In front of the photograph of my mother as a child, I tell myself: she is going to die: I shudder, like Winnicott’s psychotic patient, over a catastrophe, which has already occurred. Whether or not the subject is already dead, every photograph is this catastrophe.
Roland Barthes, Camera Lucida
In 2002 I bought a large selection of family album photographs in Berlin. For a long time I wondered how to work with these images on a personal project, without altering the essence of them or intervening too much.
Carefully observing them, I realised that the main characters, a German couple, often photographed one another identically positioned within the same setting, producing a series of “double-take” photographs.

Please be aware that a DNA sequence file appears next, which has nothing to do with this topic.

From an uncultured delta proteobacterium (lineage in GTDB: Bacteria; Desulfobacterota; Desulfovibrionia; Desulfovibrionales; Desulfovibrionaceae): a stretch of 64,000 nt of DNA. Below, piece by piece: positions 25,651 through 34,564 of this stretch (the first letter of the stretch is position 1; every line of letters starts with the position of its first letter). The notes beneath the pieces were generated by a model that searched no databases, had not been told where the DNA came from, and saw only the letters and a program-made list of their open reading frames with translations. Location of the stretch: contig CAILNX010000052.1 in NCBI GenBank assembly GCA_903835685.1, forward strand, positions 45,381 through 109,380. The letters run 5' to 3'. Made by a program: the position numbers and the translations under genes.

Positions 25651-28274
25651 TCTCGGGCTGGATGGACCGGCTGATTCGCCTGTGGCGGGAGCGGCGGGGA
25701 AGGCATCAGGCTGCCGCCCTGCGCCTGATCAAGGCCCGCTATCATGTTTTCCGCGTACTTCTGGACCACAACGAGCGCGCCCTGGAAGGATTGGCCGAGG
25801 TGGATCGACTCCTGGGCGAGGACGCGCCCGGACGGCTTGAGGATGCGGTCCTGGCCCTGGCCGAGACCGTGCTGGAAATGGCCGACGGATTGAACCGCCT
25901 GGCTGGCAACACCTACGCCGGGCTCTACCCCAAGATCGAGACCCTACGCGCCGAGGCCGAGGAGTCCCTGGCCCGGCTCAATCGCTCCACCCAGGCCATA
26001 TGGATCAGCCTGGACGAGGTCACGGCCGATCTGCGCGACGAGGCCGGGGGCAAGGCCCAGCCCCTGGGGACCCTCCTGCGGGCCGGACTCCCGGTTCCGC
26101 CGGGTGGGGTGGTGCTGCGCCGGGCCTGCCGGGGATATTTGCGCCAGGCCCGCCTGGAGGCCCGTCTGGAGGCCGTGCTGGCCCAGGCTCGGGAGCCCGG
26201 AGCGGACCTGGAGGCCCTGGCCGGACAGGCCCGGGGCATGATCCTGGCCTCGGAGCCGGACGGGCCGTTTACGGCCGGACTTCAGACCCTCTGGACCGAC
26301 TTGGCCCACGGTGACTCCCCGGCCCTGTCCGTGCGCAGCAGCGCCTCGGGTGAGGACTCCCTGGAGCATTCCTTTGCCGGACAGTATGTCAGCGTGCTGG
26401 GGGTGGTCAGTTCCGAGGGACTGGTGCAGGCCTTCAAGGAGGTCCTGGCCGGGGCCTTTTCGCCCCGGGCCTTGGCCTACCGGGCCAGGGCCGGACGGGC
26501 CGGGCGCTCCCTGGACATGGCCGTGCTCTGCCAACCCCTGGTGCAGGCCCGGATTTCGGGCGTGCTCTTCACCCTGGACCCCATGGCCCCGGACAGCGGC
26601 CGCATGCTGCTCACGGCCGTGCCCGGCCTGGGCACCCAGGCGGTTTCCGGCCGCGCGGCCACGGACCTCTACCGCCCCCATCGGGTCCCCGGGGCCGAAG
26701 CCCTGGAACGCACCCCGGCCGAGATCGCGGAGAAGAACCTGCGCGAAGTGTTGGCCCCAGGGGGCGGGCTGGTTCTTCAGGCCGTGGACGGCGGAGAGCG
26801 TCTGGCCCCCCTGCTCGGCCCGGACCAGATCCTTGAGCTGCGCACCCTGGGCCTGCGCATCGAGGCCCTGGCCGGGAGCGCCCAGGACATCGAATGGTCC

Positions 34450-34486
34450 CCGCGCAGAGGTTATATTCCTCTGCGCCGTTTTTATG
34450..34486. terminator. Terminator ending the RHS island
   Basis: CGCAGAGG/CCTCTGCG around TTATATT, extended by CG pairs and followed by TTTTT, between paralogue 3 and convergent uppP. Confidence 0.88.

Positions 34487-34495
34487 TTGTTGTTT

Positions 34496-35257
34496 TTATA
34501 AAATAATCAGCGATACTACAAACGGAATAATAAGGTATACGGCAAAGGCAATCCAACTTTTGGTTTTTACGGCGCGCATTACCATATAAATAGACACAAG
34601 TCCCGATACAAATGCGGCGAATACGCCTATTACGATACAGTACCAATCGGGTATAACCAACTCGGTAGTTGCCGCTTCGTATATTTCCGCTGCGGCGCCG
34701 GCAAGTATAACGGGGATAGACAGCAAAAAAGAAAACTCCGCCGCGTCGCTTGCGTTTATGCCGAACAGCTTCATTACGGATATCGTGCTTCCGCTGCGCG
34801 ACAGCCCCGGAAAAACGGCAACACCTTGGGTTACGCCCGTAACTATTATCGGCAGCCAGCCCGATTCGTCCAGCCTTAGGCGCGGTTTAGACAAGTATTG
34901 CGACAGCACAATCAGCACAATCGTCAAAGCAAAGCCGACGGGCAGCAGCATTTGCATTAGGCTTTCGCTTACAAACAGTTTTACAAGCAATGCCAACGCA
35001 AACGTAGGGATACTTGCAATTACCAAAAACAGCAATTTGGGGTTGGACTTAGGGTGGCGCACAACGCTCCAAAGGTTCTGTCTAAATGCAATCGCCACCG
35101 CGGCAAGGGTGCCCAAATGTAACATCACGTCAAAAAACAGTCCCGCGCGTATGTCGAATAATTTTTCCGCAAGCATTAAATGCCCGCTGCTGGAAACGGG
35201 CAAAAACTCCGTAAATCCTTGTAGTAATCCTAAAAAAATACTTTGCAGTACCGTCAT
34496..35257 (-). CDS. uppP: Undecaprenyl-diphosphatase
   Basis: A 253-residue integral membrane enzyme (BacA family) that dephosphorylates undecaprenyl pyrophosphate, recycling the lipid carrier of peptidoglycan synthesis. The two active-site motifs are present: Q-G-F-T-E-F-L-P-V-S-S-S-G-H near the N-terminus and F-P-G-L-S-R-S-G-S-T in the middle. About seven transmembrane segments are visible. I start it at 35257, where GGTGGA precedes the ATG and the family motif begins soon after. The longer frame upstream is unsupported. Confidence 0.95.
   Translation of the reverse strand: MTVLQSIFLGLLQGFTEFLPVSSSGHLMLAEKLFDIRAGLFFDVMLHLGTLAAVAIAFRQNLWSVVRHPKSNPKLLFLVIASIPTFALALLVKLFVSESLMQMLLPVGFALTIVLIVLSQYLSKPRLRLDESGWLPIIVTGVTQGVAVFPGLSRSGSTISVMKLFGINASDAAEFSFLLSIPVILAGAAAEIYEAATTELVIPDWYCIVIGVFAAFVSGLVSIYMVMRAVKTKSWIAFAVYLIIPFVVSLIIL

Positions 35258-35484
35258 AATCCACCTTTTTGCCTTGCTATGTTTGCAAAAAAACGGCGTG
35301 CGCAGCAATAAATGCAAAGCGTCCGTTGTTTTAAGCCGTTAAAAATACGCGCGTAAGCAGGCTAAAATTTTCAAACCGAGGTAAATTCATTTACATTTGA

The intention of simultaneity of these unknown characters allowed me to create a series of five lenticulars. Making possible their original plan of being together in a frame, the lenticulars transform two photographs into a single moving one. The image above is only an approximation of how they look in real life for the purpose of illustrating the movement.
In a reconstruction of a past, one of which there are no known witnesses, forgotten moments gain a reprieve within the memory and minds of the present. My idea is to destroy the photographic essence of fixed imagery by giving birth to a hybrid that reconstructs a bygone moment. Each of my compositions is static yet simultaneously in flux, acting not only as proof of the past, but as an alternative interpretation of it.